How to Plan Appropriately for End-of-Life Care

On Monday, we gave you a general overview of what end-of-life care entails, as well as a guideline for helping you decide when end-of-life care may be necessary.

As we mentioned, talking about end-of-life care can be a rather difficult conversation for anyone to have, but it’s important to remember that end-of-life care is meant to provide physical, mental, and emotional comfort, as well as social support, to a loved-one living with and dying of advanced illness.

So today, we are going to discuss what can (and needs to) be done in order to plan for appropriate end-of-life care.

Patient and Caregiver Needs

According to Helpguide.org, there are at least four areas that should be considered when planning for appropriate end-of-life care.

Those include the following:

  • Practical care and assistance. As you transition towards end-of-life care, it may be necessary to provide your loved one with assistance for everyday activities, such as bathing, feeding, going to the bathroom, and getting dressed. Along with your own efforts, extra support can be provided by personal care assistants, a hospice team, or physician-ordered nursing services.
  • Comfort and dignity. Aside from ensuring your loved one is cared for physically, end-of-life care patients should feel at ease mentally, in order to prevent feelings of loneliness and fear of dying. Ensuring your loved one that they have the support of their family and those around them is vital to maintaining a comfortable journey.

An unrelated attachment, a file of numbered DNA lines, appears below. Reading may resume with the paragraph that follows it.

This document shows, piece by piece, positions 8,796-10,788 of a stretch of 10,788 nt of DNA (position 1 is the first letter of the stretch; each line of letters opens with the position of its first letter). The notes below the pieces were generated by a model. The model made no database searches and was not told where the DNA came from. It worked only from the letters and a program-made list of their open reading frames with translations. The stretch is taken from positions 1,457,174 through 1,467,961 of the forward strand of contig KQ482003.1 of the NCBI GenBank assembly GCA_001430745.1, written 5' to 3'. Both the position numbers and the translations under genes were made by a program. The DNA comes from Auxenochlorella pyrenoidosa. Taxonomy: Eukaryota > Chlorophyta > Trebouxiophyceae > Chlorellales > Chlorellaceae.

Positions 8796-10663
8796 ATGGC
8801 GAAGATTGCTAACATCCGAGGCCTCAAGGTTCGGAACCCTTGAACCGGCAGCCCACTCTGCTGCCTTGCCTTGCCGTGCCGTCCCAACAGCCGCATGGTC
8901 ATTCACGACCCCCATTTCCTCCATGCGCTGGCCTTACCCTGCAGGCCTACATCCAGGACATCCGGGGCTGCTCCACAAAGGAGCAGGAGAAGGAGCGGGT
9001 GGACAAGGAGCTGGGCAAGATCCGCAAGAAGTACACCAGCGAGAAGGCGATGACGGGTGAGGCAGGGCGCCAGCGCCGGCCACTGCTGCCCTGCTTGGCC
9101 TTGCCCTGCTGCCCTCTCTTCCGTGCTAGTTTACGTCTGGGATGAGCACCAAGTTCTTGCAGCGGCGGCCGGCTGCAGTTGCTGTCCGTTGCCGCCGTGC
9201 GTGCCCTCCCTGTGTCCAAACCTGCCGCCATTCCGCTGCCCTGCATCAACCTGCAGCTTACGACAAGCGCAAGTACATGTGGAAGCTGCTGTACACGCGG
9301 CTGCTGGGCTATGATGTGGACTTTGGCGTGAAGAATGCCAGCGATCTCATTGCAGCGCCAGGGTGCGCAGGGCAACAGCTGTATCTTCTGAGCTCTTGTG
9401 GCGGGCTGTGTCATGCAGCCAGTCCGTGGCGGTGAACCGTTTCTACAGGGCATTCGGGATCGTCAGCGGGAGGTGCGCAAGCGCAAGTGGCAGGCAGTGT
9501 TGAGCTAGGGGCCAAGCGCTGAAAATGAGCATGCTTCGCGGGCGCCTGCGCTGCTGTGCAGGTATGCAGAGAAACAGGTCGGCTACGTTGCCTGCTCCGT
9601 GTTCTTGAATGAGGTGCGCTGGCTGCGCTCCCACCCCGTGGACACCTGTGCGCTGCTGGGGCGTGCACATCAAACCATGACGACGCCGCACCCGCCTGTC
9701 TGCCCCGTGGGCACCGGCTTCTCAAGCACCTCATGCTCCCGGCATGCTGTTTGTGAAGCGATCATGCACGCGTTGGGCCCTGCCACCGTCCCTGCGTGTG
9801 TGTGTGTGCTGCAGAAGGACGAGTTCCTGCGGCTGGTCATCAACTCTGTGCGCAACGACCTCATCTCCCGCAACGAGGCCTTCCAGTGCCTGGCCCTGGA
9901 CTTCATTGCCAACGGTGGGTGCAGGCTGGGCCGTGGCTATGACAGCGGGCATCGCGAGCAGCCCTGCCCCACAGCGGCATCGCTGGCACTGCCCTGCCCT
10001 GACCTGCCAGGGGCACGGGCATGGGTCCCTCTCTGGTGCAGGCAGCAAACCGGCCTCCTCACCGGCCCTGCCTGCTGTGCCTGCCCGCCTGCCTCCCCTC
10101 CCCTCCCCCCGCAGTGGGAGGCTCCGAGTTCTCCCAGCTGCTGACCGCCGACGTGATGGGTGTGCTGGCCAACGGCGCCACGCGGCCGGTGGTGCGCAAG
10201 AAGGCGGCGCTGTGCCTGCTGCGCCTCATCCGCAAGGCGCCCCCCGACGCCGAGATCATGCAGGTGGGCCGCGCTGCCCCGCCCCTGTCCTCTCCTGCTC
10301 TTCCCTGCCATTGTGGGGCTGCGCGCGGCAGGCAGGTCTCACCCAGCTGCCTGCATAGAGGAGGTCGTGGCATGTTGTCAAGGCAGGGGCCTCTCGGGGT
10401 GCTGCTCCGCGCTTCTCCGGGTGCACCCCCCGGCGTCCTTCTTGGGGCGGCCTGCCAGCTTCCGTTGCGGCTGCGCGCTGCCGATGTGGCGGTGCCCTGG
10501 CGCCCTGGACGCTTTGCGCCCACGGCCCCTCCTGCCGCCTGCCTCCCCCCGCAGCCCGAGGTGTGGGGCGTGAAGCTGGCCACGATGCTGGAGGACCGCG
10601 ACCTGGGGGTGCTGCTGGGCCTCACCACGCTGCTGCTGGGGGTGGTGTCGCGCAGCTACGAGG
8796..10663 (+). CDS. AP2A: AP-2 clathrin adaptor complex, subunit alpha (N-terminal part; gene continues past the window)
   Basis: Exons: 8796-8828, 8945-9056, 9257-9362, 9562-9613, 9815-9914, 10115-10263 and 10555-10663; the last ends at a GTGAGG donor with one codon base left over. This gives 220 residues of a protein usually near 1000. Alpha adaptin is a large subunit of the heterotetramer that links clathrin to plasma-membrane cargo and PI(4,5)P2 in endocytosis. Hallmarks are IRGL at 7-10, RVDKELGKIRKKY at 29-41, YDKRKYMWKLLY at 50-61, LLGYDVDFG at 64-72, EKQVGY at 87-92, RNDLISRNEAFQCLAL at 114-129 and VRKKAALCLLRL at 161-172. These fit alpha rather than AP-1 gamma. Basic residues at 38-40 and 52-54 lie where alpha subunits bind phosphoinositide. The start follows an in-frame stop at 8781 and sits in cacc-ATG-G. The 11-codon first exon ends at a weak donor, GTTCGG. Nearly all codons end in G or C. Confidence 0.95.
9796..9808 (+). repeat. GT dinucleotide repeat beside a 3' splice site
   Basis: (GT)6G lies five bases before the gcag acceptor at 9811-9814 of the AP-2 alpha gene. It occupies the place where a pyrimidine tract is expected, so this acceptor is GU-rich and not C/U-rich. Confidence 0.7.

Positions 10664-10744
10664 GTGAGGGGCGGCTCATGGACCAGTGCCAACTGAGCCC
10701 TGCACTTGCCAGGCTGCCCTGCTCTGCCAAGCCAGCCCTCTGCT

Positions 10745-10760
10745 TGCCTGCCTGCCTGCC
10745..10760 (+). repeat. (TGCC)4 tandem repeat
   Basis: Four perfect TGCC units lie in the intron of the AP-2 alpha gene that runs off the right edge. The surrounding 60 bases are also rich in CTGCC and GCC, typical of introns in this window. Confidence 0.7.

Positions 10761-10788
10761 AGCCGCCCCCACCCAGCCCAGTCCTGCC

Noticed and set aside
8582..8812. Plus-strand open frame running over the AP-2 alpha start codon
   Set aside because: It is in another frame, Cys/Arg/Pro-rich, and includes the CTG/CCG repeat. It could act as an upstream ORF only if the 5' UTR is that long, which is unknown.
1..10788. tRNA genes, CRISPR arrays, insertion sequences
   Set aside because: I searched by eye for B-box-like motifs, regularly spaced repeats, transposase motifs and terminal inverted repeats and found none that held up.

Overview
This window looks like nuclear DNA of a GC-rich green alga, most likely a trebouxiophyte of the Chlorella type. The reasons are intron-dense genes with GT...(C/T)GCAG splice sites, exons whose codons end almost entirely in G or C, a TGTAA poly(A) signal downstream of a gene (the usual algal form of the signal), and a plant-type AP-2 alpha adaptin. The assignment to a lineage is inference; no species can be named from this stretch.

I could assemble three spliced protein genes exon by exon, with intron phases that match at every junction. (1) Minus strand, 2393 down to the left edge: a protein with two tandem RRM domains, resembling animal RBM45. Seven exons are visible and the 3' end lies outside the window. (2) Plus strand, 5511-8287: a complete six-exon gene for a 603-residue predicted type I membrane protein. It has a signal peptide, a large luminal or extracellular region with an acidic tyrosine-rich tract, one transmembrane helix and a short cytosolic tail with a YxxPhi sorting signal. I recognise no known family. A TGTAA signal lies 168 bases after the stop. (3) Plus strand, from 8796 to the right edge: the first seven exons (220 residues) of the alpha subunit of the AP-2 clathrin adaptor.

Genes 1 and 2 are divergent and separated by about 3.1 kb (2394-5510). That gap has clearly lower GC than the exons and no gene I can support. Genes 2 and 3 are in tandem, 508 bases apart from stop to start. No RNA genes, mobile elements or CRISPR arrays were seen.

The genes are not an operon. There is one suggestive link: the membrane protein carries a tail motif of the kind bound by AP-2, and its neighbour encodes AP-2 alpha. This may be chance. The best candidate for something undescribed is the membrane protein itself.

• Respite Care. Although you may not want to leave the side of your loved one, having a moment to recollect your thoughts can ease the intensity of end-of-life care. Respite care can help provide you comfort through a brief inpatient stay in a hospice facility or having a hospice volunteer care for your loved one for a few hours.
  • Grief support. Another important aspect of end-of-life care is preparing you and your family for the coming loss of a loved one. Consider consulting bereavement specialists or spiritual advisors before your loved one’s death in order to help ease the transition.

Home Care or Inpatient Care?

When assessing end-of-life care, a patient and their family can have the option of home care or inpatient care.

Home care. Your loved one may prefer to be as close as possible to their family as they go through end-of-life care. Should they choose to have end-of-life care administered in their home or a family members home, you or a loved one can assume the role of caregiver or enlist the help of hospice care professionals.

Inpatient care. Another option is inpatient care. Inpatient facilities can provide round-the-clock medical support as well as palliative and hospice care.

Regardless of your choice, the main goal of end-of-life care should be provide your loved one with the most comfortable environment possible. If you have any questions, feel free to contact us at anytime. And don’t forget to check back on Friday to see the our post on making final decisions for end-of-life care.

Physicians’ Choice Private Duty Assisted Living currently serving Omaha, Eastern Nebraska and Western Iowa provides seniors and their families a complete understanding of geriatric care options and helps families maneuver through the challenges of the system. Get your free Cost Comparison guide by clicking here. Or contact us for a free consultation or just to say hello!

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“Physicians’ Choice Private Duty Assisted Living solves the challenges families face in caring for aging parents, with a focus on strategies that keep them in their homes. To learn more about our solutions, visit http://www.private-duty.pchhc.com.”